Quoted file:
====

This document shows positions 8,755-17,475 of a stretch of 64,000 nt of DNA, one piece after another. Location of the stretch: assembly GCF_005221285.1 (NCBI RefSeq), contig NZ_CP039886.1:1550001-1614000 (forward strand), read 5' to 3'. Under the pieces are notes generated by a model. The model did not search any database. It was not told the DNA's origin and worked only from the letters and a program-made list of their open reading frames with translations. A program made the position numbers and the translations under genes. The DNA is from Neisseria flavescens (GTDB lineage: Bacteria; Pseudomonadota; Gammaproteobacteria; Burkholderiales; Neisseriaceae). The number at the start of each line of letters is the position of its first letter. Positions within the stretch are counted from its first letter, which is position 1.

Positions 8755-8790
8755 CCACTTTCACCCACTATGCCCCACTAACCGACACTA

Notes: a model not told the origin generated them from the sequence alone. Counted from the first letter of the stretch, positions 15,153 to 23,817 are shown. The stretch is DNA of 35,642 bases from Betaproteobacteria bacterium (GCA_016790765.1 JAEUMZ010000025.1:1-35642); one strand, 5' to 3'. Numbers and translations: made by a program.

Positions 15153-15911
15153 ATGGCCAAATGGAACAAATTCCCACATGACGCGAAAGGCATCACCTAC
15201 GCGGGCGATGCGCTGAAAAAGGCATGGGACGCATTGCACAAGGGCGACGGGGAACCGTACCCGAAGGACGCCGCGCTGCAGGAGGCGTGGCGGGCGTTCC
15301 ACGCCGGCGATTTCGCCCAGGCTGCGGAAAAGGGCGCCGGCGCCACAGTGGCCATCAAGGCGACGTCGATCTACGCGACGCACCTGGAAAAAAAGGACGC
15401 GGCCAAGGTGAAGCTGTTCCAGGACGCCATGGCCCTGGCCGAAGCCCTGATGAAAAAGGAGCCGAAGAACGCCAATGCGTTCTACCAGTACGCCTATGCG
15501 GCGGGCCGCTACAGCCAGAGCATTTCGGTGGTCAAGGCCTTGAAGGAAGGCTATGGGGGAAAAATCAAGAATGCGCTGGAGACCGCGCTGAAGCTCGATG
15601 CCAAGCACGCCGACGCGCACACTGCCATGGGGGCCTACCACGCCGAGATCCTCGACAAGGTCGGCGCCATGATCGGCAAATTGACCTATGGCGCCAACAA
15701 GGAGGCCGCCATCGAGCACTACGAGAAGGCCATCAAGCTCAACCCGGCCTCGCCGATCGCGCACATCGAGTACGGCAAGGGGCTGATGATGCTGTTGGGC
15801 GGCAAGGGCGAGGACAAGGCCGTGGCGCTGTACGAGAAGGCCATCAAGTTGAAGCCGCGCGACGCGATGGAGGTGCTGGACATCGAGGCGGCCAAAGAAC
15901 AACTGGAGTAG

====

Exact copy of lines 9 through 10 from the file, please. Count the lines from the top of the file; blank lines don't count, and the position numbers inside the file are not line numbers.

15401 GGCCAAGGTGAAGCTGTTCCAGGACGCCATGGCCCTGGCCGAAGCCCTGATGAAAAAGGAGCCGAAGAACGCCAATGCGTTCTACCAGTACGCCTATGCG
15501 GCGGGCCGCTACAGCCAGAGCATTTCGGTGGTCAAGGCCTTGAAGGAAGGCTATGGGGGAAAAATCAAGAATGCGCTGGAGACCGCGCTGAAGCTCGATG